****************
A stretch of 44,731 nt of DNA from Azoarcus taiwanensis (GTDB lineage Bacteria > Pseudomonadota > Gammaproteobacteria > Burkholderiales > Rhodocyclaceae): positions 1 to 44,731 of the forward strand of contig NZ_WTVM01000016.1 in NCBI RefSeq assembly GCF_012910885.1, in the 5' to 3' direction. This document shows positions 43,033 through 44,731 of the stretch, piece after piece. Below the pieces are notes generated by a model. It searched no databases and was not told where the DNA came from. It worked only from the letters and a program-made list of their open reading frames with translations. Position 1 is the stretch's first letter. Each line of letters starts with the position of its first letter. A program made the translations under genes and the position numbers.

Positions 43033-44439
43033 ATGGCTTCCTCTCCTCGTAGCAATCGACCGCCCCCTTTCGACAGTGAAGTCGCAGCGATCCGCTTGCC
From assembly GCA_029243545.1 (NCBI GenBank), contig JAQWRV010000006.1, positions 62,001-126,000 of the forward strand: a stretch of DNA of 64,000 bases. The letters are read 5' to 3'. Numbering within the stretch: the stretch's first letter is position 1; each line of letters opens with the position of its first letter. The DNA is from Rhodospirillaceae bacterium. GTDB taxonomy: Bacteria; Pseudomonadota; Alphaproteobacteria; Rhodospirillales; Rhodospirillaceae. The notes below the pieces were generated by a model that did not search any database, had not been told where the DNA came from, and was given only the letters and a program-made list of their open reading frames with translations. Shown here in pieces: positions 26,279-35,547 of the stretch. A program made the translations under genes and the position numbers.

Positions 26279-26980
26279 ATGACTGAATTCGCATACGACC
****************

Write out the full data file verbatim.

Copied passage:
A stretch of 44,731 nt of DNA from Azoarcus taiwanensis (GTDB lineage Bacteria > Pseudomonadota > Gammaproteobacteria > Burkholderiales > Rhodocyclaceae): positions 1 to 44,731 of the forward strand of contig NZ_WTVM01000016.1 in NCBI RefSeq assembly GCF_012910885.1, in the 5' to 3' direction. This document shows positions 43,033 through 44,731 of the stretch, piece after piece. Below the pieces are notes generated by a model. It searched no databases and was not told where the DNA came from. It worked only from the letters and a program-made list of their open reading frames with translations. Position 1 is the stretch's first letter. Each line of letters starts with the position of its first letter. A program made the translations under genes and the position numbers.

Positions 43033-44439
43033 ATGGCTTCCTCTCCTCGTAGCAATCGACCGCCCCCTTTCGACAGTGAAGTCGCAGCGATCCGCTTGCC
From assembly GCA_029243545.1 (NCBI GenBank), contig JAQWRV010000006.1, positions 62,001-126,000 of the forward strand: a stretch of DNA of 64,000 bases. The letters are read 5' to 3'. Numbering within the stretch: the stretch's first letter is position 1; each line of letters opens with the position of its first letter. The DNA is from Rhodospirillaceae bacterium. GTDB taxonomy: Bacteria; Pseudomonadota; Alphaproteobacteria; Rhodospirillales; Rhodospirillaceae. The notes below the pieces were generated by a model that did not search any database, had not been told where the DNA came from, and was given only the letters and a program-made list of their open reading frames with translations. Shown here in pieces: positions 26,279-35,547 of the stretch. A program made the translations under genes and the position numbers.

Positions 26279-26980
26279 ATGACTGAATTCGCATACGACC